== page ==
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Implicit Flow Coding Dojo

This workshop leads you to create an OAuth2 and OpenID Connect Identity Server, and an Angular SPA that uses Implicit flow to let users log in using that ID Server.


This Dojo shows you how the OAuth2 "Implicit Flow" works. It uses .NET Core, IdentityServer4, Angular 6, and Angular-OAuth2-OIDC; but only for demonstration purposes. We do assume some web development experience with .NET and JavaScript frameworks.


  • .NET Core 2 (tested with 2.1.400)
  • Node and NPM (tested with v10.8.0 and 6.3.0 respectively)
  • Angular CLI (tested with 6.1.3)

Optionally grab the .gitignore from this repository and use it during the dojo steps, below.

⚠️ If you get stuck, have a look at the solution-v1.0.0 branch! Each "Part" (sections below) is tagged in that branch, if you want to "pick up" the code at a specific point.

Let's get started!

Part 1: Identity Server 4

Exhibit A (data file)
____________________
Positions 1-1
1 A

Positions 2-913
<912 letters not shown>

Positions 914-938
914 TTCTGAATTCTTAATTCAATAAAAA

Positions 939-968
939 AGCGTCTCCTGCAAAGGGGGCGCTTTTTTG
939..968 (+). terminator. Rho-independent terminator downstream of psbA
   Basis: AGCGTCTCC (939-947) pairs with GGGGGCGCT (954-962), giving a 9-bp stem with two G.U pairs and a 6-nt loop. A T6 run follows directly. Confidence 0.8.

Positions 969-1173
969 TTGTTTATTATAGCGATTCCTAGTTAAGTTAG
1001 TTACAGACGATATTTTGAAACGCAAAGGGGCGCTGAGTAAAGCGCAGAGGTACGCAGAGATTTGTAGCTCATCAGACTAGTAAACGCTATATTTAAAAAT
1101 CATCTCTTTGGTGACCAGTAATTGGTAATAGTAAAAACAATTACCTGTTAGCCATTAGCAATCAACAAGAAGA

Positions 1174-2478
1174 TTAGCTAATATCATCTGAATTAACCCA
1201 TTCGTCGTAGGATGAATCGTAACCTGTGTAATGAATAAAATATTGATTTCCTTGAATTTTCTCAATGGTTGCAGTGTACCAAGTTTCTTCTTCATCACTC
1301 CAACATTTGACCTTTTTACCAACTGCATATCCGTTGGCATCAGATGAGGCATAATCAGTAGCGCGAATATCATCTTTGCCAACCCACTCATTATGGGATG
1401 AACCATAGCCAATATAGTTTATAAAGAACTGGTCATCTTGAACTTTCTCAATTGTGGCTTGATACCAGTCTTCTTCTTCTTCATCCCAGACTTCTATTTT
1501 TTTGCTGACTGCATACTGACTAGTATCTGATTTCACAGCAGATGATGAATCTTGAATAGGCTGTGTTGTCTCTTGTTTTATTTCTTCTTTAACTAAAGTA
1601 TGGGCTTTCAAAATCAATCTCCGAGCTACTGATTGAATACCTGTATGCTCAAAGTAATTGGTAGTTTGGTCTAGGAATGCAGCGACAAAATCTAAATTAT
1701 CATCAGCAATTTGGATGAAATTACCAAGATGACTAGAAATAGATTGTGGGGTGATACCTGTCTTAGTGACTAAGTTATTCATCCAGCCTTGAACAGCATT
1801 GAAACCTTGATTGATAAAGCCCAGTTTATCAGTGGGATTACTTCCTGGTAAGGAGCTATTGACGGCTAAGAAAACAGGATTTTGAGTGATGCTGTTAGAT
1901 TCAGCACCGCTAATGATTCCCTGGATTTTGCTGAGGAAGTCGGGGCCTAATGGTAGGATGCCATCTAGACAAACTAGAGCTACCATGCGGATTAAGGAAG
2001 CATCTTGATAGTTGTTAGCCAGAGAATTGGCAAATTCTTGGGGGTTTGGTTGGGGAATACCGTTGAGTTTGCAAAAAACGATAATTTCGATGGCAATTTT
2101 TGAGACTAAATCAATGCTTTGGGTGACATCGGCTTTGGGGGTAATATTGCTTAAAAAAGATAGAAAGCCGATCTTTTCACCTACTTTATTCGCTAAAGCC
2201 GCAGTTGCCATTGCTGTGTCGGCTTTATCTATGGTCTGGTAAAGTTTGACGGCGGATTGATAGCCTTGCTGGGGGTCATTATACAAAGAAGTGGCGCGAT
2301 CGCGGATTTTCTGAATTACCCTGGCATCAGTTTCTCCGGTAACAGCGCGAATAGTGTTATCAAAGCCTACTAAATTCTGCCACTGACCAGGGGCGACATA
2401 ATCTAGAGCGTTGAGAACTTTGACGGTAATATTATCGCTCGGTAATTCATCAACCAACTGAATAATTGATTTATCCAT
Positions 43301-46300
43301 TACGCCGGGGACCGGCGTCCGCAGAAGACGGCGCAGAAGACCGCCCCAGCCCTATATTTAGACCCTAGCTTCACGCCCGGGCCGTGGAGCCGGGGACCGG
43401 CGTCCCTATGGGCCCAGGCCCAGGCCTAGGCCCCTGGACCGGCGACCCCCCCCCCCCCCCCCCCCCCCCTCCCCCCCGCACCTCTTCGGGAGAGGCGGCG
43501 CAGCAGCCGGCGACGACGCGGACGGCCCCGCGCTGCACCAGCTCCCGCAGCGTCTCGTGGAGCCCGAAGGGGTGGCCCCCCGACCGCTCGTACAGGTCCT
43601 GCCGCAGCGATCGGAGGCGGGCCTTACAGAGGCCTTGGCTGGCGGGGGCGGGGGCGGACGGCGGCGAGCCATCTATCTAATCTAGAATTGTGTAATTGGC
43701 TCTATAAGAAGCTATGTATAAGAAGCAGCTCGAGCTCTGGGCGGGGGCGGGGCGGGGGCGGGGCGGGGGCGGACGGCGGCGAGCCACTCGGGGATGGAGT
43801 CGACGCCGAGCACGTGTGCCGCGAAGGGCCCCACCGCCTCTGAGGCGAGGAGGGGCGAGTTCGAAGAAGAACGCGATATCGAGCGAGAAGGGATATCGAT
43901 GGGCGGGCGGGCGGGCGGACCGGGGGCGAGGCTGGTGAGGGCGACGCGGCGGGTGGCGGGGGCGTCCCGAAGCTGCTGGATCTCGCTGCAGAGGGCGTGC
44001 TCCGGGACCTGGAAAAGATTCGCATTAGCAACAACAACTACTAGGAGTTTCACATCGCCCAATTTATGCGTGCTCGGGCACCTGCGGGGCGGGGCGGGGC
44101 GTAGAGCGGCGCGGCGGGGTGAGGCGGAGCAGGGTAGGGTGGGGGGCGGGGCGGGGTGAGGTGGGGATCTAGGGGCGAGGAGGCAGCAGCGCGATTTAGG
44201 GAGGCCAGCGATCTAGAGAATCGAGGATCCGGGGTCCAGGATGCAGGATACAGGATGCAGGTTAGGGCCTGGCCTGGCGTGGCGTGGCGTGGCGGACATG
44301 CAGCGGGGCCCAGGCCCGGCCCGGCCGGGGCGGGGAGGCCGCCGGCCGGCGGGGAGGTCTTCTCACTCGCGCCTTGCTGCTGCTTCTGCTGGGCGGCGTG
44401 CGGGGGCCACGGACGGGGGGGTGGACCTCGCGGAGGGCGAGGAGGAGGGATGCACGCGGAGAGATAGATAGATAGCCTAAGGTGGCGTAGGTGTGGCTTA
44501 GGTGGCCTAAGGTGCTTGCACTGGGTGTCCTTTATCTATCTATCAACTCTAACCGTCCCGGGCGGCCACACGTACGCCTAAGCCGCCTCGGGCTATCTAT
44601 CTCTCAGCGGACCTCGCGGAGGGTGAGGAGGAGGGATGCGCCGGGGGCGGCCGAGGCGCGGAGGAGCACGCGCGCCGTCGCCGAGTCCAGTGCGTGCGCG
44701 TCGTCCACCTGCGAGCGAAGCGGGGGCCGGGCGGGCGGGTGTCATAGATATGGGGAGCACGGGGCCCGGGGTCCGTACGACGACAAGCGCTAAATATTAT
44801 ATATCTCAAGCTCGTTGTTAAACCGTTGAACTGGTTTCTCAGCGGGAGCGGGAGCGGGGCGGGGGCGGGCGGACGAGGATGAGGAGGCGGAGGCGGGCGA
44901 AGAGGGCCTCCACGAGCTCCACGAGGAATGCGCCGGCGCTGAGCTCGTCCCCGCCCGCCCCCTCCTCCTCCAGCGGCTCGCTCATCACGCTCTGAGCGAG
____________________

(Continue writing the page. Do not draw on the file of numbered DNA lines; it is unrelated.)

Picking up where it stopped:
Let's create our Authorization Server first.

Initialize ID Server


# Create main repository folder
mkdir dojo-implicit-flow
cd dojo-implicit-flow

# Create ID Server folder and solution
mkdir MyIdServer
cd MyIdServer
dotnet new webapi

The effect of this setup is that we also get a ValuesController in a scaffolded Web API. Although normally you might want to seperate things, for now let's stick with that.

From here, we follow a simplified version of the IdentityServer4 quickstart docs.

Start with:

dotnet add package IdentityServer4

Add to Startup.cs in Configure:


// For easier testing:
app.UseCors(policy => policy.AllowAnyHeader().AllowAnyMethod().AllowAnyOrigin());

And in ConfigureServices:

    // More stuff here!

Then comes "more stuff", being:

  • .AddInMemoryApiResources(my_hardcoded_resources_here) that specifies a list with 1 fake API (the "Resource Server")
  • .AddInMemoryClients(my_hardcoded_clients_here) that hard codes a list of clients (more on that below)

Go ahead, start with a new ApiResource(...) for that first one. After that the interesting bits start.